EDITOR’S NOTE: I’m on an annual blogging vacation for the last two weeks of the year. To make sure you still have content, some of the smartest members of the community have stepped up with guest posts in my absence. Special thanks to today’s author, the always helpful and funny SideShowBob233, for writing this post while I’m on vacation. I’ll see you on January 1!

EWS, or Early Warning Systems LLC, is a credit reporting agency co-owned by some of our favorite banks: Bank of America, Truist, Capital One, JPMorgan Chase, PNC Bank, U.S. Bank and Wells Fargo.  I used to think of them as similar to ChexSystems (which anyone who’s been denied a bank account before knows and thoroughly loves in a non-platonic way) but they’re actually less similar to ChexSystems and more like a colonoscopy for your bank accounts, but without anesthesia (or a lollipop at the end).  You can request your consumer EWS report once a year using instructions here.  Once you send them the request they will email you within a few weeks, or tell you they will mail it to you.  It’s quite eye opening, I liken it to opening your trunk and finding 69,420 Airtags inside.  And remember after you request it what the late Tom Petty said (no not Here Comes My Girl – what is wrong with you anyway – the waiting is the hardest part).

Once the suspense has been lifted and EWS has deigned to give you your report the real fun begins.  You’ll get a nice report (164 pages in my case) full of every single freaking thing you’ve done in nearly every bank account you own (some bank accounts do not report to EWS thankfully, but most do).  You will see:

  • Every check written on every account
  • Every ACH transfer made (with destination shown for many of them)
  • Daily bank balances for a few months (and monthly for a few years) for some banks
  • Accounts you closed within the last 3-4 years
  • Accounts you opened in the last 3-4 years
  • Tears streaming down your face when you see how much info about you in tracked
  • In my case a rake between the eyes

In short, it’s an all you can eat buffet of tracking information for a bank that wants to see if you are a churner or not.  Or a money launderer.  Or if you have a strange sexual fetish that involves sending ACH transfers back and forth.   Regardless of the actual reason for the transfers, any bank looking at this kind of thing is not going to be happy.  Now some may shrug, some may open four new bank accounts without telling you (Wells Fargo is a co-owner after all) but some will see the kind of transfers a heavy MSer does and will kick you to the curb.   It’s not a coincidence that about a week before my shutdown letters from Chase arrived, they pulled my report twice.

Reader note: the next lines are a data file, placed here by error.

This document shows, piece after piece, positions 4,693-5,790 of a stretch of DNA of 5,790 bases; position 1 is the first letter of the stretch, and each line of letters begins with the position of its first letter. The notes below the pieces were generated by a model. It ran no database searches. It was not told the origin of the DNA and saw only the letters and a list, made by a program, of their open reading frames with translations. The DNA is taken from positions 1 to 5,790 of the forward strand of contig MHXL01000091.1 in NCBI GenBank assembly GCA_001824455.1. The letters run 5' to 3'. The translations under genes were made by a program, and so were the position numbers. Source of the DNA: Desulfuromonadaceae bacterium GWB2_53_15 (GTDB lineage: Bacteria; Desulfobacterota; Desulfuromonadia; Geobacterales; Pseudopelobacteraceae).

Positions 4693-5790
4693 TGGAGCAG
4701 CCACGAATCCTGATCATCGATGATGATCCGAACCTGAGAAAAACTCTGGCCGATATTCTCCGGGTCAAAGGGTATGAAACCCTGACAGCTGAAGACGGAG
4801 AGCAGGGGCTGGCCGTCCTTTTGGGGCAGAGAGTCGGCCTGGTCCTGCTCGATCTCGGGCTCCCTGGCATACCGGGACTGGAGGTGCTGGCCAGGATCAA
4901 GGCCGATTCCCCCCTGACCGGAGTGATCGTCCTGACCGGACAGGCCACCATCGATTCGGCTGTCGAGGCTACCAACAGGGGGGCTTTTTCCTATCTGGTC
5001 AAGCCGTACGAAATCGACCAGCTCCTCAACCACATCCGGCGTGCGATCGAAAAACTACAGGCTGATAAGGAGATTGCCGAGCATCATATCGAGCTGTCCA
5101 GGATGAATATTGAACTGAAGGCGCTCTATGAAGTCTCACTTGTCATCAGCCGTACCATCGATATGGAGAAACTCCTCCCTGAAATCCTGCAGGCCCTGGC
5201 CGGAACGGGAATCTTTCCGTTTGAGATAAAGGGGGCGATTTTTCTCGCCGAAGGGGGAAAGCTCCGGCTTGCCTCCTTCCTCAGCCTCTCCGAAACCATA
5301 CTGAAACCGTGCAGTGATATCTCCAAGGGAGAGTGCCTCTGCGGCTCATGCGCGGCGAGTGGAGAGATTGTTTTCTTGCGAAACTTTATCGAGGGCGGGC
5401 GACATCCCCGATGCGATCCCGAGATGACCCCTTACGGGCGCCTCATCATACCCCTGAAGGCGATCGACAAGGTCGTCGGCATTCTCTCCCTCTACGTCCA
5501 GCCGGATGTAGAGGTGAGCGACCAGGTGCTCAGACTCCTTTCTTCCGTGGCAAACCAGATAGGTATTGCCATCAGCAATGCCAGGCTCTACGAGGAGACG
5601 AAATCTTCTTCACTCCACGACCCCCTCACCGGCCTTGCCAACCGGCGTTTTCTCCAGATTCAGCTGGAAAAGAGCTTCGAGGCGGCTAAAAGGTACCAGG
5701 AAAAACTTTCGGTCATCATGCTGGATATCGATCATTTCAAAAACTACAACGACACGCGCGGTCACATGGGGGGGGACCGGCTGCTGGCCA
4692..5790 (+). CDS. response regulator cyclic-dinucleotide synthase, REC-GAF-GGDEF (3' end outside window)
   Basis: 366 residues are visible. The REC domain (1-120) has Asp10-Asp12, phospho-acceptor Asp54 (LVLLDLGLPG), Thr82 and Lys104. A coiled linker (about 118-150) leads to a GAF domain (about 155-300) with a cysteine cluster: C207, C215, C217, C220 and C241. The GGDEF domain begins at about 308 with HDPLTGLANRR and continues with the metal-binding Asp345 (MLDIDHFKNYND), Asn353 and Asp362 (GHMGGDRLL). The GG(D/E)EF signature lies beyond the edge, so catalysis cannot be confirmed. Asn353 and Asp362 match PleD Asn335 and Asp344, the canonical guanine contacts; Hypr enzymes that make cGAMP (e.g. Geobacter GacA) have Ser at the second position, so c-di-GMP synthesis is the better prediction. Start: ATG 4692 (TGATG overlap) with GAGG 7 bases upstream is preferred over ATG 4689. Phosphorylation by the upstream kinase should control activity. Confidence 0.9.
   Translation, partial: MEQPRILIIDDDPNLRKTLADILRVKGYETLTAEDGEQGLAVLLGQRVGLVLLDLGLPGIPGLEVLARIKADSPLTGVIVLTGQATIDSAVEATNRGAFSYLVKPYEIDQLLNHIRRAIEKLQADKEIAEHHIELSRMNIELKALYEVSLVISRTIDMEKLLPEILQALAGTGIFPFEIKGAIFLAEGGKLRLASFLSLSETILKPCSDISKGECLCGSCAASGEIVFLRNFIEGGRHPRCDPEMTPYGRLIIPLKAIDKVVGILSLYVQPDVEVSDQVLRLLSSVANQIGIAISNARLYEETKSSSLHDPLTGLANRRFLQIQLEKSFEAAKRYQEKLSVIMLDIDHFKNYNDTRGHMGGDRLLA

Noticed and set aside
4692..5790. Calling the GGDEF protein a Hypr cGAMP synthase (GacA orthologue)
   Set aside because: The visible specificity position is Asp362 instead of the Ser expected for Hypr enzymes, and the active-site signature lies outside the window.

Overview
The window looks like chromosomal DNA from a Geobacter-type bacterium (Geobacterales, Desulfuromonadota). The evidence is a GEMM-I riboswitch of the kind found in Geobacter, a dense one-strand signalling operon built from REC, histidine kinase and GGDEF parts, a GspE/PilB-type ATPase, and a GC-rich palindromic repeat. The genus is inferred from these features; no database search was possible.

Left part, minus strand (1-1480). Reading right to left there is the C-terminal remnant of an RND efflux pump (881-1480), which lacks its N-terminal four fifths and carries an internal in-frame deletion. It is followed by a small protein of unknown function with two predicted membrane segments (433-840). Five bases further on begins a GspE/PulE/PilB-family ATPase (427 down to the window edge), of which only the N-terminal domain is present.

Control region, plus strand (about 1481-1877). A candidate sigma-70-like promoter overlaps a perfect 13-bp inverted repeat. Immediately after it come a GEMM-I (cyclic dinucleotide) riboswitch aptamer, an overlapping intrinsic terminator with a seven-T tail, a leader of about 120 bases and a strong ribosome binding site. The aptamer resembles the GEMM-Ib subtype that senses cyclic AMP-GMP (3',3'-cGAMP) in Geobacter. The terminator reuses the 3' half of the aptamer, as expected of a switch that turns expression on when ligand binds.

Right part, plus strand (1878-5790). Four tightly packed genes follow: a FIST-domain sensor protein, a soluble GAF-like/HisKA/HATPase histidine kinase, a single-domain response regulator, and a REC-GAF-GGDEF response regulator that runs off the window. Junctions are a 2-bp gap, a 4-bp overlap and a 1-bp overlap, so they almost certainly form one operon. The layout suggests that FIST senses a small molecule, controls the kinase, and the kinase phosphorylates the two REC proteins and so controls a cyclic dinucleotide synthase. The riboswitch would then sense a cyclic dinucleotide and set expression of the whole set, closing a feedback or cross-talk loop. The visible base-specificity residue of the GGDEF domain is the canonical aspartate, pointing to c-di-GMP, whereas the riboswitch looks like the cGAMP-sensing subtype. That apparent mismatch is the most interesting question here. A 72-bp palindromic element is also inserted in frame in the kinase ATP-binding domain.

Well that’s great SideShowBob233 you say (with the heavy emphasis on the “2” in “233” because you’re a bit psycho sometimes – don’t blame the messenger) but what the hell can I do about this? It’s not like you’re going back to your old second job waxing those wrestler’s backs – so is there any hope?   Yes, yes there is. 

You may note on your report that some bank accounts do not show up.  Your first step (after cleaning up the waxed back hair from the wrestlers – I can’t believe you left that on your floor since you quit 3 years ago and starting MSing) is noting all the accounts that DO NOT show on EWS.  Some credit unions do not report to EWS, but some do.  However zero business bank accounts showed on my report, and I’m willing to bet 69% of that back hair you just cleaned up that none will show on your report either.   So you want to move your transfers to business checking accounts whenever possible, as those will not be tracked.  Business checking accounts especially have an added advantage that banks generally do not care how you use them or how much money you run through them (not counting money orders – sooner or later those get noticed and you get shutdown). 

Don’t take my word for it – try it.  I’ve had several banks tell me that my transactions look like business activity and that I needed to stop it.  I’ve yet to have a bank tell me that for a business checking for example, although I like to imagine it going something like this:

Bank: SSB233, is that business activity we’re seeing in your business checking account?
SSB233: Why yes it is business activity

Bank: We’d like you to stop the business activity and move it to a business account
SSB233: But it is a business account

Bank: OK our bad, we’ll just charge you this $50 fee, make you come in branch for no reason,  and you’ll be good to go
SSB233: [steps on a rake]

So there you have it, EWS (which also owns Zelle – because who doesn’t want the people who managed to screw up money transfers so badly also holding all their bank data).  Thanks for listening to my rant, and if it doesn’t make sense to you I say go step on a rake. 

Pictured: SideShowBob233’s EWS report smacks him in the face.